- Operating Performance – Judged on total return to shareholders, the company has underperformed peers over the 3, 5, and 10 year periods leading up to this contest. That relative underperformance has grown particularly strong, moreover, in the last three years as the company approached the patent cliffs for the three blockbuster drugs on which its business model was founded. While new products have steadily progressed through the pipeline over the last several years, and the company is now in the process of launching a more diversified portfolio of products it hopes will eventually recover the ground it is now losing to these patent cliffs, there remain significant risks to the diversified business model it has adopted, as recent studies by equity analysts have pointed out. This is borne out in analyst consensus projections—which, tellingly, are significantly lower than the company's own long-range guidance. Emphasis Added
- Preparation for the Lexapro/Namenda Patent Cliffs – As the company reaches the last of the patent cliffs on its blockbusters—Namenda, which generated $1.4 billion in sales in FY12, is expected lose patent protection in April 2015 (FY16) - analyst consensus estimates do not project Forest recovering to its FY12 sales level until FY19. Emphasis Added
A seven-year trough is a long time for investors to wait for an earnings recovery, especially when considering the substantial visibility into, and lead time to prepare for, patent cliffs. Consequently, [Icahn's] argument that the board took its eye off the ball by under-investing in R&D when it mattered most appears well founded. The company did not launch any new products between 2004 and 2008: products launched in that period would be sufficiently far up their launch curves by this point, presumably, to help the company buffer the revenue loss from the patent cliffs. This lack of attention to the long-term view, accordingly, would seem to be the root cause of the significant revenue and earnings trough shareholders are now facing. Emphasis Added
- Composition of the Board – Forest's board, which includes three current and former executives, is uncommon for non-controlled U.S. corporations. By comparison, none of its self-selected U.S. peers (LLY, MRK, PFE, and WCRX) have a former executive on the board. Though one former executive may in fact be independent under exchange standards, the practice of appointing directors who owe much of their careers to the CEO they will now "oversee" clearly raises practical concerns about de facto independence and the potential conflicts for those directors. Emphasis Added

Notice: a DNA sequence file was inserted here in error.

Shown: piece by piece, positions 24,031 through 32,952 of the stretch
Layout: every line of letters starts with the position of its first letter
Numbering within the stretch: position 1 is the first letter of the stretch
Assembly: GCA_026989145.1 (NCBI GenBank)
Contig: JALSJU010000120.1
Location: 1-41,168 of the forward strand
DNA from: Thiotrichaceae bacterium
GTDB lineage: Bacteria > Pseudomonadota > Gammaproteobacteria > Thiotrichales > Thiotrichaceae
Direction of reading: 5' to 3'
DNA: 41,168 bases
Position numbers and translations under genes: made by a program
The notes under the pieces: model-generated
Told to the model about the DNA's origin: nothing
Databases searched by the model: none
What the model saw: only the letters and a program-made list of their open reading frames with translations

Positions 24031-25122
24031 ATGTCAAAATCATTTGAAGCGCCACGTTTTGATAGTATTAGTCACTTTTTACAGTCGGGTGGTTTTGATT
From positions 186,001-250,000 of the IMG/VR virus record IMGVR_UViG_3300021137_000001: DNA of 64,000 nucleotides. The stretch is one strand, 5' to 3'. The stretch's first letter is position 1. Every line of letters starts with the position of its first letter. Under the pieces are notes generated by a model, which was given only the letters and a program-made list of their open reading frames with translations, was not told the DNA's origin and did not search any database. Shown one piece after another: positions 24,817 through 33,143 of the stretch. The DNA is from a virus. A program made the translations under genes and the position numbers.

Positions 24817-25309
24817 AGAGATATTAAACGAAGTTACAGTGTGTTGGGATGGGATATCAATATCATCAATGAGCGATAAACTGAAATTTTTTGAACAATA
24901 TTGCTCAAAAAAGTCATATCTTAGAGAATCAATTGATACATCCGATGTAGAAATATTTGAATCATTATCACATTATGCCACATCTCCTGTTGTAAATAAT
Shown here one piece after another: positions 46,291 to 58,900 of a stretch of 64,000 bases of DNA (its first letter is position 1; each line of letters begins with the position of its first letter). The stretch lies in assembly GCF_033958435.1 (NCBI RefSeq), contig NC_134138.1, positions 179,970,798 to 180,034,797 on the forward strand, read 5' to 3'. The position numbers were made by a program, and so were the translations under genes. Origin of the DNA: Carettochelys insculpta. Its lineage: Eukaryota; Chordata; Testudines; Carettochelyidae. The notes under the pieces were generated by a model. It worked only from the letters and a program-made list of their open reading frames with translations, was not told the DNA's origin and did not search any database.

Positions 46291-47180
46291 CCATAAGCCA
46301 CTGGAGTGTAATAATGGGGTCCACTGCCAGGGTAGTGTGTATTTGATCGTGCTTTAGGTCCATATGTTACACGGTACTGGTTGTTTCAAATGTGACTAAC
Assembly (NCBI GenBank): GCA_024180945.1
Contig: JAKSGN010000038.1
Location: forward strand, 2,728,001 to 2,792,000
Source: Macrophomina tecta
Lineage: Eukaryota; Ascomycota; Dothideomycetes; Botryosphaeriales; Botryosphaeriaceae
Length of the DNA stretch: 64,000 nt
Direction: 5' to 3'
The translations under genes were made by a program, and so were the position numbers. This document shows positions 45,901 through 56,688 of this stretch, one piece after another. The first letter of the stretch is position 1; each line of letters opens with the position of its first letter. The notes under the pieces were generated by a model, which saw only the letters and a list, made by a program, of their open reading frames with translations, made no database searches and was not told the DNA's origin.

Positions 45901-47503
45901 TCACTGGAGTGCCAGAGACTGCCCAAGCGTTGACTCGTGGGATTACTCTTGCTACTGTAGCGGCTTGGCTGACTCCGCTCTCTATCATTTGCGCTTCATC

- Succession Planning – Succession planning has become an issue for shareholders not just because the current CEO is 84, but because the board has allowed his son David, currently head of Strategic Development, to report directly to his father, presumably, as one equity analyst has noted, because he is "being groomed to take over as CEO." Forest has disclosed few details about its succession planning, though it has appointed its three newest independent directors to a succession planning committee headed by the presiding director—who also used to report to the same CEO. Emphasis Added
Given the unusual situation of the long-serving CEO's son reporting directly to his father, there an explicit risk that that any succession planning process run behind closed doors might turn out to be simply another dynasty building process. Shareholders might well ask whether additional disclosure—of process, selection criteria, and other standards and commitments to ensure an outcome aligned with shareholder's interests—is warranted, particularly as the company has not denied that David Solomon is a candidate for the position. Emphasis Added
What the Forest CEO's letter blithely ignores, in a manner which should be as eye-opening to Forest shareholders as it was irresistible to business writers, is the enormous difference in the consequences of nepotism. The downside risk of dynastic succession at a family-owned hedge fund is borne entirely by the family. The downside risk of dynastic succession at a $9 billion publicly-traded company, however, is borne entirely by the public shareholders invested in that company, whose interests the board of directors are supposed to represent. Emphasis Added
- Corporate Governance Initiatives – Certain of these changes—the majority vote standard and performance metrics on equity awards—stand out as particularly meaningful for shareholders.
Others, however, serve more to highlight how poor some governance practices and standards were before recent events began to shine a bright light on things. A no-repricing policy, for example, has long been a standard feature of equity programs. Creating a presiding director, similarly, may ring hollow to shareholders when the role is immediately filled with a former executive who recently reported to the current CEO. That the board did not take further action, after the 2011 proxy contest, to appoint new presiding director without any such complications or entanglements does little to help the case. Emphasis Added